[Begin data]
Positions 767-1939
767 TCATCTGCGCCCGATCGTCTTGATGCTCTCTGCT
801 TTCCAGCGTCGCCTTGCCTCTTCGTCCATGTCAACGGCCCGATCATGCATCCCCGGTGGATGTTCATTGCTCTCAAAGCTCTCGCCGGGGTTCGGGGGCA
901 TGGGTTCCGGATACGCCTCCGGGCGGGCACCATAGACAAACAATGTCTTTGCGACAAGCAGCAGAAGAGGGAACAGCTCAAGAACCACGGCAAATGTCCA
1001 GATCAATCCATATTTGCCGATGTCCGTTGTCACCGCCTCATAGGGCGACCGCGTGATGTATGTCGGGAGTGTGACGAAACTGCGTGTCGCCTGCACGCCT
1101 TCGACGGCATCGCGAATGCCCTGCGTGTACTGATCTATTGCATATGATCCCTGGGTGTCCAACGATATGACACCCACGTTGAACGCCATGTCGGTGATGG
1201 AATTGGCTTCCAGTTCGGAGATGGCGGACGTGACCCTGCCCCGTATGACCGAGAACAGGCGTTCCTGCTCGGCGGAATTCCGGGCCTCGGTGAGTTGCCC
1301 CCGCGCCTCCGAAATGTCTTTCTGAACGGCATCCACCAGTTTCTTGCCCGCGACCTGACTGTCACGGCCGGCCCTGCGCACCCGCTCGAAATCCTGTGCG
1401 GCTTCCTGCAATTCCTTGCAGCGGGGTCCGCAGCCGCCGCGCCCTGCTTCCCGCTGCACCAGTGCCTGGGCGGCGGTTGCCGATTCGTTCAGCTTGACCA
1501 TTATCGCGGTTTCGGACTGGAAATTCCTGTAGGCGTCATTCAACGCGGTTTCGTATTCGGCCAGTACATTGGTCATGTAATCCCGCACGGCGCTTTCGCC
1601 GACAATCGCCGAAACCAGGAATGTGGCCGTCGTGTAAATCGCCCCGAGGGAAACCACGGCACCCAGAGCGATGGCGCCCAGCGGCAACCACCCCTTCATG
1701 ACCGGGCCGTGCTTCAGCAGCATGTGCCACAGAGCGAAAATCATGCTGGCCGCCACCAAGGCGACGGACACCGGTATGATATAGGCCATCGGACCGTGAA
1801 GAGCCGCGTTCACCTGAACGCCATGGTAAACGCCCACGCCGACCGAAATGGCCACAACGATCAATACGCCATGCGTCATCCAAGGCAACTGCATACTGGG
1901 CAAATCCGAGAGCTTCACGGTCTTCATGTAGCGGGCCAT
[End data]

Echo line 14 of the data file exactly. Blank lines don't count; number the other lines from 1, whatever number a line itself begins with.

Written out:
1901 CAAATCCGAGAGCTTCACGGTCTTCATGTAGCGGGCCAT